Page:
Monday, October 27, 2014

This week in competitive programming

The second round of voting for the new name of this blog happens in my Google+ - please help me choose!

TopCoder SRM 637 took place on Thursday (problems, results, top 5 on the left, my screencast). The hard problem in this round had an interesting blend of requiring both an algorithmic insight, and an "ad-hoc" insight making use of the fact that everything happens on a grid.

You were given a 30x30 grid, each cell colored using one of 62 colors in such a way that all cells covered by the same color form a single 4-connected region. Each color is given to exactly one of the two players. If the first player has a 4-connected path from the left side of the grid to the right side of the grid using only cells of his colors, she wins. If the second player has a 4-connected path from the top side of the grid to the bottom side of the grid using only cells of his colors, she wins. It's obvious that both players can't win at the same time. But is it possible that neither player wins, given the grid coloring?

One of the first ideas that come to mind from previous contest experience is that lack of 4-connected path from left to right is equivalent to existence of a 8-connected path from top to bottom (is there a canonical link that explains this duality?), so essentially we have to find two non-intersecting 8-connected paths, one from top to bottom, and one from left to right, such that each color is used in at most one path. Can you see how to proceed from here?

Codeforces Round 275 happened a day later (problems, results, top 5 on the left). Problem B was quite simply stated and presented a nice, if not very difficult, algorithmic challenge. There's a hidden array of 100000 non-negative integers up to 230-1, and the only things you know about it are bitwise ANDs of its consecutive subarrays, for at most 100000 subarrays each given by the left and right boundaries. You need to find at least one array with such subarray bitwise ANDs or report that none exists.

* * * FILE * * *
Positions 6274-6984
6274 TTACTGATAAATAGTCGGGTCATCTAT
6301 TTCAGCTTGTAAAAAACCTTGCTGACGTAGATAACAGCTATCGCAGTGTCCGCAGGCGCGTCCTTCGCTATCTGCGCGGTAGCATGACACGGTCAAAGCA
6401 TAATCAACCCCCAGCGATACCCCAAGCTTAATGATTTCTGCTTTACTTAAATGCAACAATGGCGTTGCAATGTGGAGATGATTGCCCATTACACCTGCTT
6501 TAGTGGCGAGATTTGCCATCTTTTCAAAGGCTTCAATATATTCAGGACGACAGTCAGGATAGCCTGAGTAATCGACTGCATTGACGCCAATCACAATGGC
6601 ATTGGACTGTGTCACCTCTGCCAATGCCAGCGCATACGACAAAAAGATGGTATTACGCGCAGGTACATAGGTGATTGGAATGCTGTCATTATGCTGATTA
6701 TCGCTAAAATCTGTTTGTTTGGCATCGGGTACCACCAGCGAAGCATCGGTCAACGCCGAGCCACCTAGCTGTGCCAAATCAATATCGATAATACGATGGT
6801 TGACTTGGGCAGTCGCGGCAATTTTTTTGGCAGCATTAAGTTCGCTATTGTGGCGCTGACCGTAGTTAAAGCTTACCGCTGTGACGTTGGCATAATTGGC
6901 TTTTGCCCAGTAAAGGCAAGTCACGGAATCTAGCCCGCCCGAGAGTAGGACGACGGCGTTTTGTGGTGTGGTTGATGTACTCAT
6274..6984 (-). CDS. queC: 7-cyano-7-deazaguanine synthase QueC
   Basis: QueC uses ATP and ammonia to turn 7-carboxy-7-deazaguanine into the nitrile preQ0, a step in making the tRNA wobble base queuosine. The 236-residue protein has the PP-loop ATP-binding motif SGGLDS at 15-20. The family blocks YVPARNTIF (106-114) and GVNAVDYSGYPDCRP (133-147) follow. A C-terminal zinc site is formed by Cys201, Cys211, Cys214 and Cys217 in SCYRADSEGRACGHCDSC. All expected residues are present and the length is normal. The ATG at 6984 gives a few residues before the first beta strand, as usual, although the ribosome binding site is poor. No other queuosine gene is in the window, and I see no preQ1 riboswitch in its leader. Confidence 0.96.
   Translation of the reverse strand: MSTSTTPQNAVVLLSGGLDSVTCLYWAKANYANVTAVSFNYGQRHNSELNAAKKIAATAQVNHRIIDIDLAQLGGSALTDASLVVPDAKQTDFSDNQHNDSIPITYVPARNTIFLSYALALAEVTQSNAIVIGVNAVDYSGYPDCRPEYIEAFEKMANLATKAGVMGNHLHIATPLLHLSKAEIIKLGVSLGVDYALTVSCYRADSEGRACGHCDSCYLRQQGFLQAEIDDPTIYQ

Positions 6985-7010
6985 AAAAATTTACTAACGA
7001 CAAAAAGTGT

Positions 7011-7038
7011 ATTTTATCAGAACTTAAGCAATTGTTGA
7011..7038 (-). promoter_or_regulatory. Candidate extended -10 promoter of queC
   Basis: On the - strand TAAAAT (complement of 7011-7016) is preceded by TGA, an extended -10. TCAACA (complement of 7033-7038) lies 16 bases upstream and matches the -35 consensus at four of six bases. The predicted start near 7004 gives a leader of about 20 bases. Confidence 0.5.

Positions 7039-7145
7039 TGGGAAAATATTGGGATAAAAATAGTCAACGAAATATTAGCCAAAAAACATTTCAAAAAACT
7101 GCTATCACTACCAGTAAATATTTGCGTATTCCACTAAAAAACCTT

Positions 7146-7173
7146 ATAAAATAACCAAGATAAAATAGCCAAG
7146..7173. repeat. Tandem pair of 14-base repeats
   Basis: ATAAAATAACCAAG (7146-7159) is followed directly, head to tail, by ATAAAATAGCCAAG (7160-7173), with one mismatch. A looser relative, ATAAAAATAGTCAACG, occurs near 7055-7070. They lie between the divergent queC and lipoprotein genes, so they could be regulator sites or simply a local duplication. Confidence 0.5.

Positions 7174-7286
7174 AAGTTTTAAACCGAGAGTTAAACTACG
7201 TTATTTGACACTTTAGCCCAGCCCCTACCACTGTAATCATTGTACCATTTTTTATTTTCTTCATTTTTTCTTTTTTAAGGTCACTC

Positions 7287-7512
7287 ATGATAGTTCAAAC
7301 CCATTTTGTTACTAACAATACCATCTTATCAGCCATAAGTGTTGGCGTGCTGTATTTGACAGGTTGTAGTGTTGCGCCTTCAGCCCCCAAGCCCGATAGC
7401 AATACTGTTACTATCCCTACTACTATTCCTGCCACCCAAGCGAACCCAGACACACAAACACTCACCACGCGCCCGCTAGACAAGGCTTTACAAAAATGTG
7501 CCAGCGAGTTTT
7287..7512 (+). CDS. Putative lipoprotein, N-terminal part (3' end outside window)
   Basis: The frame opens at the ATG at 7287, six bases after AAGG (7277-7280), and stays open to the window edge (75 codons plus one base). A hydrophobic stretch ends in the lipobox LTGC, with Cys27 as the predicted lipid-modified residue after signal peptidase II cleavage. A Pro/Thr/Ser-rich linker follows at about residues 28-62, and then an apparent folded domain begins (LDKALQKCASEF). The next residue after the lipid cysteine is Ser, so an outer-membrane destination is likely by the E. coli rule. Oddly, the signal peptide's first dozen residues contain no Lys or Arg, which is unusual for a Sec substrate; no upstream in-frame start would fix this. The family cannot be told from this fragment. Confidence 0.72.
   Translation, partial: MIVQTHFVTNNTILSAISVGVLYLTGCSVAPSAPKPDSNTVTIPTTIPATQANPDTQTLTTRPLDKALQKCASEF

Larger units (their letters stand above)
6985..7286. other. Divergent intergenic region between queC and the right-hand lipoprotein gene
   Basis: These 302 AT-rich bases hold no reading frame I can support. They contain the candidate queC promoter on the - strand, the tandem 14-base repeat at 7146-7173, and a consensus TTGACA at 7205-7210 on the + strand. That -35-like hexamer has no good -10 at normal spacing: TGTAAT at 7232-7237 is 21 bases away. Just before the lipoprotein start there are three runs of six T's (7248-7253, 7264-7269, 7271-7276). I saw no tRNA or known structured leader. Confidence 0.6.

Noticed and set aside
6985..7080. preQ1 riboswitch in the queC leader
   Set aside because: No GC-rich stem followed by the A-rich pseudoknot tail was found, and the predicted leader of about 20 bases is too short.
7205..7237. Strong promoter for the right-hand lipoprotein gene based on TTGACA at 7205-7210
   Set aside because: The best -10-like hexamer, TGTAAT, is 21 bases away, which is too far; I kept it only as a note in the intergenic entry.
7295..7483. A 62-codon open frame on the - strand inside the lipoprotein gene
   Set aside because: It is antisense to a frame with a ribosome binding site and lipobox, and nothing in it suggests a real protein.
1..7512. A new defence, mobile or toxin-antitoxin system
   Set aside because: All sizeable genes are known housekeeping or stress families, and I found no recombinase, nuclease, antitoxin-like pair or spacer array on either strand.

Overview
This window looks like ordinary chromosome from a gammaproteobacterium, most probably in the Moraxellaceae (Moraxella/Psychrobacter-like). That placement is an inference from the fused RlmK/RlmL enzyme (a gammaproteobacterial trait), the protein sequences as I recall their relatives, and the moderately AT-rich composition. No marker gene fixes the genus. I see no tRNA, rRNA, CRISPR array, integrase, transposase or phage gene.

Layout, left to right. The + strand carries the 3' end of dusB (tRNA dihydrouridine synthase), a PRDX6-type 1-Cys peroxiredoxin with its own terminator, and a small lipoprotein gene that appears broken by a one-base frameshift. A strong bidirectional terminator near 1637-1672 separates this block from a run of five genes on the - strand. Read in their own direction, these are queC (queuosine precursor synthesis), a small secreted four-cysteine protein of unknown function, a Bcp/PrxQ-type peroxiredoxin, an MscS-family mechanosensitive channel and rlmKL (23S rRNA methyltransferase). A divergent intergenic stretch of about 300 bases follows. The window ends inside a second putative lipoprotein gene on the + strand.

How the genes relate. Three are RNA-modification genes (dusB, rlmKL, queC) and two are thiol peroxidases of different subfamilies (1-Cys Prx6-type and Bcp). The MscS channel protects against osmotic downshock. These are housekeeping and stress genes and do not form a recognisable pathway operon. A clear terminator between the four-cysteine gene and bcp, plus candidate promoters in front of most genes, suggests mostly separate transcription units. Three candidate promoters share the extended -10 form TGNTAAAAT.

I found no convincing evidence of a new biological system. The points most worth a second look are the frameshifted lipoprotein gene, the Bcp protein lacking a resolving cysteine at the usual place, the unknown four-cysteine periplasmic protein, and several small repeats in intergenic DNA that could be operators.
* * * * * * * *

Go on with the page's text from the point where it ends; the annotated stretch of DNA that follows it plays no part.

Quite a few official ACM ICPC competitions are also happening these days. In particular, NEERC Saratov (results, the participants of the offical competition are marked as "ghosts") and Moscow (onsite results, online results) subregionals had online mirrors that let us get an early glimpse at the relative strength of various Russian ACM ICPC teams this season. So far, the Tapirs team from the Moscow State University is the one to beat. Another interesting thing about those and other subregional scoreboards is the teams that are missing from them: the obvious one is that tourist's team did not participate in the online mirrors, but they are still planning to participate in the Northern subregional as far as I know; but there are actually two strong teams who look to be skipping this year's official ACM ICPC contests completely: the strongest Nizhny Novgorod State University team and the strongest Ural Federal University team, placed fourth and fifth in the latest Petrozavodsk training camp. This is an (unintended?) side effect from the rule that lets each person participate in the ACM ICPC World Finals at most twice.

Finally, let's come back to a puzzle from last week to explain the solution. The puzzle was: given an undirected graph where the degree of each vertex is at most 5, prove that it's possible to color its vertices using 3 colors in such way that each vertex has at most one adjacent vertex of the same color as itself. The approach we'll take is very straightforward: start from arbitrary coloring of all vertices using 3 colors, for example a completely random one, then gradually improve it until it satisfies the restriction of at most 1 adjacent vertex of the same color for every vertex. In order to improve, we pick any vertex that has at least 2 adjacent vertices of the same color, and fix its color. Since its degree is at most 5, there a color that at most one of its neighbors has, so we pick that color for the fix. One might even think that doing this once for each vertex is enough — but that's not true, since by fixing one vertex we might break its neighbor, more precisely the one with the color we're fixing our vertex to. Given this knowledge, it's not clear anymore why the fixing process terminates at all. That's when the magic happens: we can notice that each fix decreases the number of edges where both ends have the same color! We get rid of at least two such edges, and introduce at most one. Because of this, the total number of fixes does not exceed the total number of edges.

Thanks for reading, and see you next week!

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